The Series is over, so what's next for the Phillies and Rays?
Pat Burrell and Jamie Moyer are two of the Phillies' key free agents
The Rays must decide when to move lefty phenom David Price into their rotation
To read John Donovan's list of questions for every major league team, click here.
No team makes it to the World Series with a bunch of holes on its roster. Both the Rays and the Phillies have had a lot of talent to work with this year, and the good news for both clubs is that most of it is coming back next season. Still, there is some housekeeping to do this winter.
Here's a look at some of the biggest offseason questions facing the two World Series teams:
What to do with Pat Burrell?
The left fielder is a free agent, and he'll be an interesting case study. Reports around town indicate that the Phillies want to re-sign Pat the Bat, and he'll no doubt entertain offers from the Phils, the team that picked him No. 1 in the June 1998 draft and the only pro teams he's ever known. But Burrell will listen to outside offers, too. And there will be offers.
The question with Burrell has never been his ability to produce, at least over the long haul. Though he can be streaky, and he had an awful last couple of months (.191 average and .365 slugging percentage since Aug. 1), he has had at least 29 home runs a .500 slugging percentage for each of the past four seasons. Suitors will be wary of his shaky defense -- Charlie Manuel often substitutes for him late in games -- and some around Philadelphia wonder whether the Phillies would be willing to put up with that in a longer-term deal.
If the Phillies lose him -- certainly possible, especially to an AL team that might be looking for a designated hitter -- they probably will look within the organization to find a replacement (Greg Golson or Geoff Jenkins, perhaps). Neither will provide Burrell's power.
How much for Jamie Moyer?
The seemingly ageless left-hander turns 46 next month, but it's a good bet that the Phillies will bring him back. He won 16 games in '08, after all, and though he was very shaky in postseason starts against the Brewers and Dodgers, his performance against the Rays in Game 3 of the World Series (6 1/3 innings, five hits, three runs) was admirable. As for his durability, only ace Cole Hamels put in more innings than Moyer did in '08.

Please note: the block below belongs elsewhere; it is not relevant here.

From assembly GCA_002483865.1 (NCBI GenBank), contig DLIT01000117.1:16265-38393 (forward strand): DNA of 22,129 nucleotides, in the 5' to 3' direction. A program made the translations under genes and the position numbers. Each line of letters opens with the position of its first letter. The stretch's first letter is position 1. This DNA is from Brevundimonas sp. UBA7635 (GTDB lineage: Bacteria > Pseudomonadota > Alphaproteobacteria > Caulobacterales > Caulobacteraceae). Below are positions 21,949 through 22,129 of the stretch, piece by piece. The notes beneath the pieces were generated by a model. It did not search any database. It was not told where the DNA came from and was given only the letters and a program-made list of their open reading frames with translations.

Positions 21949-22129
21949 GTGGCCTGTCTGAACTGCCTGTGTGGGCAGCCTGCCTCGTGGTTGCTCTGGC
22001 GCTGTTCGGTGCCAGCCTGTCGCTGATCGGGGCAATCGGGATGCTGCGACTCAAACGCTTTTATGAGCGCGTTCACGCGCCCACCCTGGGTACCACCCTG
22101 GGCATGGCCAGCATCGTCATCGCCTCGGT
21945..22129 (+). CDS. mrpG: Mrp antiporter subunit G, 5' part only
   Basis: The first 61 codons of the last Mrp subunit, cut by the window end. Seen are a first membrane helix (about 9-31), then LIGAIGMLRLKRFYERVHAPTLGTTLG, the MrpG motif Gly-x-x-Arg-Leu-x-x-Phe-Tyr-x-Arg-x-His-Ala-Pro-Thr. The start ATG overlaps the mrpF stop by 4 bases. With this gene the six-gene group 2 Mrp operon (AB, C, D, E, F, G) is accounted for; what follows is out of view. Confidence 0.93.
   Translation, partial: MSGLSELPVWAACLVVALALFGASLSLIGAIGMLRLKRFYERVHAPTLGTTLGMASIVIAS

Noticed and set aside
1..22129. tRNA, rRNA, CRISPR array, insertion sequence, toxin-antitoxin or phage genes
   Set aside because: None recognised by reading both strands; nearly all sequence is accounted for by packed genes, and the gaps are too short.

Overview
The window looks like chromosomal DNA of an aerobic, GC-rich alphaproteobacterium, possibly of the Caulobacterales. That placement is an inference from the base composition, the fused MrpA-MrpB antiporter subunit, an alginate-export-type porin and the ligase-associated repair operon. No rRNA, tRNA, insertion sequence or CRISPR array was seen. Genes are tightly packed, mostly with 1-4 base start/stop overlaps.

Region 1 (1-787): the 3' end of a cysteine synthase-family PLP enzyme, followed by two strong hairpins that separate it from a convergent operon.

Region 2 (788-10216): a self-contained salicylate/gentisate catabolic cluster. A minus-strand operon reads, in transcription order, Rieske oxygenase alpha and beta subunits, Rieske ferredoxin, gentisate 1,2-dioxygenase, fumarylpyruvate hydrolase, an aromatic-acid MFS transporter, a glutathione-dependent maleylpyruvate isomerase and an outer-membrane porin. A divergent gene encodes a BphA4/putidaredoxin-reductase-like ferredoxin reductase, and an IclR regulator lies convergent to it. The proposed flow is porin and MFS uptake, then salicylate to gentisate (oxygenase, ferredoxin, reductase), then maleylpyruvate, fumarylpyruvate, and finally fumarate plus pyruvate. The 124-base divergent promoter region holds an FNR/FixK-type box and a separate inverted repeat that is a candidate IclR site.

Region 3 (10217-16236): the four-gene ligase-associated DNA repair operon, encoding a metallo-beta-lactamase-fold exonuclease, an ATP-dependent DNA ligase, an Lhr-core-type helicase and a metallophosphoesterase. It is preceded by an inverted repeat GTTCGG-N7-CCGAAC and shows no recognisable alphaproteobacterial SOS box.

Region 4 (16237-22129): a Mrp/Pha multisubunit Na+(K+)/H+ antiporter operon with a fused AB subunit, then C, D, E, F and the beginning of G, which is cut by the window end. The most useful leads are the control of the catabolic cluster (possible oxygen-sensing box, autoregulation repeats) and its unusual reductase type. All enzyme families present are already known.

Moyer made about $5 million in '08, including incentives. If the Phils could get him back for that in '09, or even give him a little bump, it would probably be well worth it.
Who's going to take Pat Gillick's job?
All of the big offseason decisions already have been talked about, so whoever it is that takes over for general manager Gillick won't be dropped into the Hot Stove cold turkey. Gillick's expected successor is longtime assistant GM Ruben Amaro Jr.. If the Phillies are looking for continuity -- always a good thing when you have a winner on your hands -- Amaro would be the choice.
Can they do it again?
That's the No. 1 question with a team that never before has gone as far as the World Series -- or, for that matter, as far as the postseason. Or even a winning record. And the answer, of course, is yes, they can get back to October baseball. But it's going to be as hard as it ever has been.
The young Rays next year will field virtually the same team that they did in '08, and it's reasonable to expect, because they're so young, that they will be even better. That doesn't translate necessarily to a better record, of course. They won 97 games in '08. That's hard to do. And they were 29-18 in one-run games. They can't expect to be that good every year.
But they have the talent, and a good plan to use it. That's their biggest asset. The Red Sox and Yankees and all the big-money teams in the other divisions -- the White Sox and Angels, to name two -- will come after them. But if most things fall right, they can be back next fall.
What are they going to do about right field?
That has been a sore point for the Rays, so sore that they have had to use Ben Zobrist, an infielder, there at times. They like Rocco Baldelli -- who doesn't? -- but he is a free agent, and even if the Rays re-sign him, his mitochondrial disease probably will prevent him from assuming a full-time role. Gabe Gross didn't hit lefties well and was a defensive liability. Eric Hinske probably isn't coming back, and Fernando Perez is a backup at best.
The best guess is that the Rays will use their deep reservoir of talent to trade for a young, able outfielder, maybe, according to one Rays' observer, dangling someone like live-armed pitcher Edwin Jackson in a trade. They could bring back Baldelli as a backup.
When do they move David Price into the rotation?
The dynamic rookie left-hander will be in Tampa's rotation by the second half of the year, certainly, but whether he begins the season there is anybody's guess. The Rays are a forward-thinking organization and well aware of the innings they put on their young arms. The last thing they want to do is over-burden Price.
That might mean starting him in the bullpen -- a spot that could need some solidifying, anyway, as most pens do early in the season -- or giving him some lighter work in the minors at the beginning of the year. Remember, Evan Longoria didn't start the season on the big club this year.
The less the Rays work Price early in the season the more valuable he becomes late in the season, and the better off he'll be in years to come.